Millions of words, protests, petitions, a crescendo of vile accusations. Decades of service to the poor and underprivileged submerged beneath the vulgar speculation of strangers. It is difficult to imagine what misery Australia's Governor-General has suffered in recent months; harder still to fathom why anyone would endure such torment when a swift, discreet resignation might have brought it to an end.
The pressure is relentless. Child-abuse interest groups salivate at the prospect of a kill, in the tragic hope that a high-profile scalp will ease their pain. A majority of Australians, if opinion polls are to be believed, now agree that Hollingworth should go, claiming that his sins are so serious that the office and the man are indelibly tainted. Even moderate commentators urge the Governor-General's resignation. He has lost the people's confidence, they say, shaking their heads in sorrow; the honorable course is to bend to their will.
But Western democracies have elaborate and venerated systems in place to see that the will of the people is enacted. Australians pride themselves - and with good cause - on the durability and fairness of these institutions. They know they are protected by a legal system that operates on the principle that everyone is equal before the law. Measured against the importance of defending this principle, the acts or omissions of the Governor-General are utterly insignificant.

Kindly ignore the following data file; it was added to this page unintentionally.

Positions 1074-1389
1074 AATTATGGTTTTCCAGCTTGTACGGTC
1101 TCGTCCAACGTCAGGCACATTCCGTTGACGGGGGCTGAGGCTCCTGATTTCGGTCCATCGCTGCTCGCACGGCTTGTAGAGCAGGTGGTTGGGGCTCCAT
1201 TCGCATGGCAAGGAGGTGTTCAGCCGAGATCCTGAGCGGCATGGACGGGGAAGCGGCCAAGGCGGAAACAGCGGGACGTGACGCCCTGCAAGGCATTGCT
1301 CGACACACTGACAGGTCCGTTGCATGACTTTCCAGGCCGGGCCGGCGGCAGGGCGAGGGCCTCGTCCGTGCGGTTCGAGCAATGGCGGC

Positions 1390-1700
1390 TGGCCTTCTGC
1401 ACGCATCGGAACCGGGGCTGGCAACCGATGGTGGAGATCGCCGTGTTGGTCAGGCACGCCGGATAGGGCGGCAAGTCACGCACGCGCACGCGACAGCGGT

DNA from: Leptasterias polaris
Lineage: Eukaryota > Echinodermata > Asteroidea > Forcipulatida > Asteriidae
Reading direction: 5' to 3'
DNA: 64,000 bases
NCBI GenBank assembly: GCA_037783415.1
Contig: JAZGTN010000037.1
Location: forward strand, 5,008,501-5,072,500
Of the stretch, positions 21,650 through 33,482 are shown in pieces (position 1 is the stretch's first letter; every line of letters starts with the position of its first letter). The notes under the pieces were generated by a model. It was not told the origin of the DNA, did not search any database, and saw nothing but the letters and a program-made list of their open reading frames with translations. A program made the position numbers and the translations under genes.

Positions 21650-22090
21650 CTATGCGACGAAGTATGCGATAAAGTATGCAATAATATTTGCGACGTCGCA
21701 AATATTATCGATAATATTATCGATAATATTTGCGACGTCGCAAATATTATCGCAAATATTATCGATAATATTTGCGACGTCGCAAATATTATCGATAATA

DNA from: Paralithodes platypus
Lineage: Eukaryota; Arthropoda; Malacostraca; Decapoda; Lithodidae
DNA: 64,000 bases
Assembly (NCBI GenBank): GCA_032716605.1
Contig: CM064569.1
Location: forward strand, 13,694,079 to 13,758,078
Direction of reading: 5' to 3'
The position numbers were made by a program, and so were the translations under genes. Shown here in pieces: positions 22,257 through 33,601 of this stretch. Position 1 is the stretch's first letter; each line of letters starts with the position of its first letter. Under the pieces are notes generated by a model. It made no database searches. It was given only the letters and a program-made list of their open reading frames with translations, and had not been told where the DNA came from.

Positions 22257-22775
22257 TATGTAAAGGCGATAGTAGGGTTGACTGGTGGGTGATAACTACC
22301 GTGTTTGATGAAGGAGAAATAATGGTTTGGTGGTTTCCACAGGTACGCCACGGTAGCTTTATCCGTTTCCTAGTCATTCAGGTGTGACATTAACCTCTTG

The rules of evidence and court procedure were not developed by accident; nor were they rushed through parliament in a cynical attempt to help Hollingworth escape justice. Their evolution, over centuries, reflects an acute historical awareness of the anarchy that lies in wait for those who relax or abandon them, no matter how seemingly pure the reasons for doing so. Those rules are predicated on the certain knowledge that mob justice is no justice at all. There can be few with liberty or reputation at stake who would exchange the rigors of the courtroom for a show of hands smeared with the ink of the tabloids.
Hollingworth admits he made serious errors of judgment in his pastoral work; if there are criminal acts among them let him face a jury. That admission should disqualify him from investigating charges of sexual misconduct by the clergy, but that is not one of the Governor-General's duties. If he makes errors of similar magnitude in his current role, let him be immediately dismissed.
It may be that Hollingworth should be ashamed of himself; so deeply ashamed, even, that he should resign. That is a matter for his conscience. As a priest he answers to God; as a man he answers to the law. Neither he, nor anyone else, should have to answer to the mob. And if he does eventually resign, some Australians may consider that Hollingworth's alleged misconduct has tainted the office of Governor-General far less than this hysterical and vicious pursuit has stained their nation.